Definitions of Clear-sky Fluxes and Implications
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Clear-sky top-of-atmosphere (TOA) fluxes are important in estimating the impact of clouds on our climate. In this study, we quantitatively compare the clear-sky fluxes measurements of the Clouds and the Earths Radiant Energy System (CERES) instrument to clear-sky fluxes from two reanalysis, NASA's Modern Era Retrospective-analysis for Research and Application (MERRA), and the European Center for Medium Range Weather Forecast Interim reanalysis (ERA-Interim). In the first comparison, we compare observed fluxes from individual cloud-free field-of- views to the reanalyses. In the second comparison, we compare monthly averaged observed clear-sky fluxes to those from the reanalyses. Monthly clear-sky fluxes are calculated by averaging fluxes from cloud-free regions. In both comparisons, the fluxes generally agree within +/- 10 W/m^2. Finally, we show that, while the differences between the fluxes of observations and the reanalyses are several W/m2, the inter-annual anomalies agree much better, with zonal and global average inter-annual anomalies typically agreeing within 1 W/m^2. The longwave clear-sky anomalies show excellent agreement even when comparing individual grid points, whereas the shortwave clear-sky anomalies are generally smaller at individual grid points.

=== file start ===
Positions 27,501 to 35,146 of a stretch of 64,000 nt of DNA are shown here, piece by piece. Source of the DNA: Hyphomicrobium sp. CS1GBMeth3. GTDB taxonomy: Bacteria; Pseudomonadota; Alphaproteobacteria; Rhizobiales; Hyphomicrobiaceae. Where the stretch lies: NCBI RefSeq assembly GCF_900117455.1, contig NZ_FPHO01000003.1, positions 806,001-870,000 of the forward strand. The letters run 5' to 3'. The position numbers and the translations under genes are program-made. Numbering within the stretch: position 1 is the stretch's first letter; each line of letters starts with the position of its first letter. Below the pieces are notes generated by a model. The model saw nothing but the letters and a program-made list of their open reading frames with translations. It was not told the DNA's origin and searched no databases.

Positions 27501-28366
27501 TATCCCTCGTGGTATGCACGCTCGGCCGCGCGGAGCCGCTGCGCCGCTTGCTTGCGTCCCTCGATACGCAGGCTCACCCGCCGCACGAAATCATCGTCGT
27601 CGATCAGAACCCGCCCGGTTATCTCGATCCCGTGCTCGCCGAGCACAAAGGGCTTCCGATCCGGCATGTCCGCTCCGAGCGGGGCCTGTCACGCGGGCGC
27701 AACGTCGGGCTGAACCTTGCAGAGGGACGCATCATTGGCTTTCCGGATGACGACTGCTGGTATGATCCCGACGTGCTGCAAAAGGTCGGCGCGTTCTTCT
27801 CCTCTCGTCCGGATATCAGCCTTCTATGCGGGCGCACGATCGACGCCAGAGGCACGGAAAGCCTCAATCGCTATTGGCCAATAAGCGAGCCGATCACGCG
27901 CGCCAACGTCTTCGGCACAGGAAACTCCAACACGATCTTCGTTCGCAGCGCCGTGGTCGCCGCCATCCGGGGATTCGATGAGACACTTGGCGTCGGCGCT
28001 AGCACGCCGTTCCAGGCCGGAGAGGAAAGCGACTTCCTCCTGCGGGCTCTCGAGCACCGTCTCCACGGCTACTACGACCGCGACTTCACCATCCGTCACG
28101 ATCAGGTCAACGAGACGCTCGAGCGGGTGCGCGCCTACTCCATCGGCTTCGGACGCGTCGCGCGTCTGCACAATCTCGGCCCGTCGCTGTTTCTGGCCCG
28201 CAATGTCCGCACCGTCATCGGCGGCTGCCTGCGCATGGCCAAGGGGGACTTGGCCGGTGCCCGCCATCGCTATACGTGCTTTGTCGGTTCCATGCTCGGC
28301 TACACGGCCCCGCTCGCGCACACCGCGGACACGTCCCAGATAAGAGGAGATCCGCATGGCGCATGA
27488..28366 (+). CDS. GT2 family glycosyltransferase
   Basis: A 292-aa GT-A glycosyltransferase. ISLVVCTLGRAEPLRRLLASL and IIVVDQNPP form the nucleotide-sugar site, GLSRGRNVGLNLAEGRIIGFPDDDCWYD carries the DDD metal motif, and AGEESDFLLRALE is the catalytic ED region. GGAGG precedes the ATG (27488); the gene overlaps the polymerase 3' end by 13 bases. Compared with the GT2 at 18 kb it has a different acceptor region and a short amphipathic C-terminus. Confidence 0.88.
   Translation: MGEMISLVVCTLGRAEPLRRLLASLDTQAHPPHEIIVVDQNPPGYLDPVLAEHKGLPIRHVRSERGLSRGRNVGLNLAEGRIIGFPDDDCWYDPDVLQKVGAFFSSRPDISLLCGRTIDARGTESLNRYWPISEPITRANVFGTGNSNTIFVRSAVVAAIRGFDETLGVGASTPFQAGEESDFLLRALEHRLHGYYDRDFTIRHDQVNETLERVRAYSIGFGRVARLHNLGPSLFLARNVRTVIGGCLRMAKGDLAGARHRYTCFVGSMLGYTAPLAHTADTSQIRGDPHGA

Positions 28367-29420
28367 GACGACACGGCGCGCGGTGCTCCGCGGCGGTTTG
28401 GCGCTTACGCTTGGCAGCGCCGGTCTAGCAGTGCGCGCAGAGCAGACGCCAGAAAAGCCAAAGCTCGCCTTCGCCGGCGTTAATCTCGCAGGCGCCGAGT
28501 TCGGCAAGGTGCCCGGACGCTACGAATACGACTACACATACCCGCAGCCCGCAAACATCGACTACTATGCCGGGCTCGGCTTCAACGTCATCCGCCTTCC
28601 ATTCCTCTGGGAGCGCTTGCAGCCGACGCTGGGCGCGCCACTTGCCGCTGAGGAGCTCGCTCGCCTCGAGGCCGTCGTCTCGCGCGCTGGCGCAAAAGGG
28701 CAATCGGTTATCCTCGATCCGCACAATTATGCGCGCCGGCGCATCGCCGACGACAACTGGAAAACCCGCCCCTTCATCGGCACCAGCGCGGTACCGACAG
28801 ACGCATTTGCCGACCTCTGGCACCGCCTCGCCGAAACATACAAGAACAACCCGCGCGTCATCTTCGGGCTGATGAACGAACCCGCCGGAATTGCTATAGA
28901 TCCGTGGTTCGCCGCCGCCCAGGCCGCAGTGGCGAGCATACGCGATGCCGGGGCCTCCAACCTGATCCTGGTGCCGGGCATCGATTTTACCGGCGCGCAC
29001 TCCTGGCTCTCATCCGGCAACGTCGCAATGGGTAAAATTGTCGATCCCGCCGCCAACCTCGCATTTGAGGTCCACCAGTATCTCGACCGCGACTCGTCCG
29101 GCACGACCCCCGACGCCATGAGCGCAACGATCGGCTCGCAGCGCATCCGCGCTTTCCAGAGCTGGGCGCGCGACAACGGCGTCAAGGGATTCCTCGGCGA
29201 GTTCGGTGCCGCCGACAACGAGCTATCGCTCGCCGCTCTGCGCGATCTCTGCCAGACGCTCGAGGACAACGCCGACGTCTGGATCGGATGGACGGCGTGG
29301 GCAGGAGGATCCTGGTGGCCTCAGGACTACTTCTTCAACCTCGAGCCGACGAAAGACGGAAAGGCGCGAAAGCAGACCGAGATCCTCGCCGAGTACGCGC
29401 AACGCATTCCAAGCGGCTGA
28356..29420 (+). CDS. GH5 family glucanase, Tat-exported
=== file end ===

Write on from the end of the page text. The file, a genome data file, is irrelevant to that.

Verma, Abhishek (2011). Definitions of Clear-sky Fluxes and Implications. Master's thesis, Texas A&M University. Available electronically from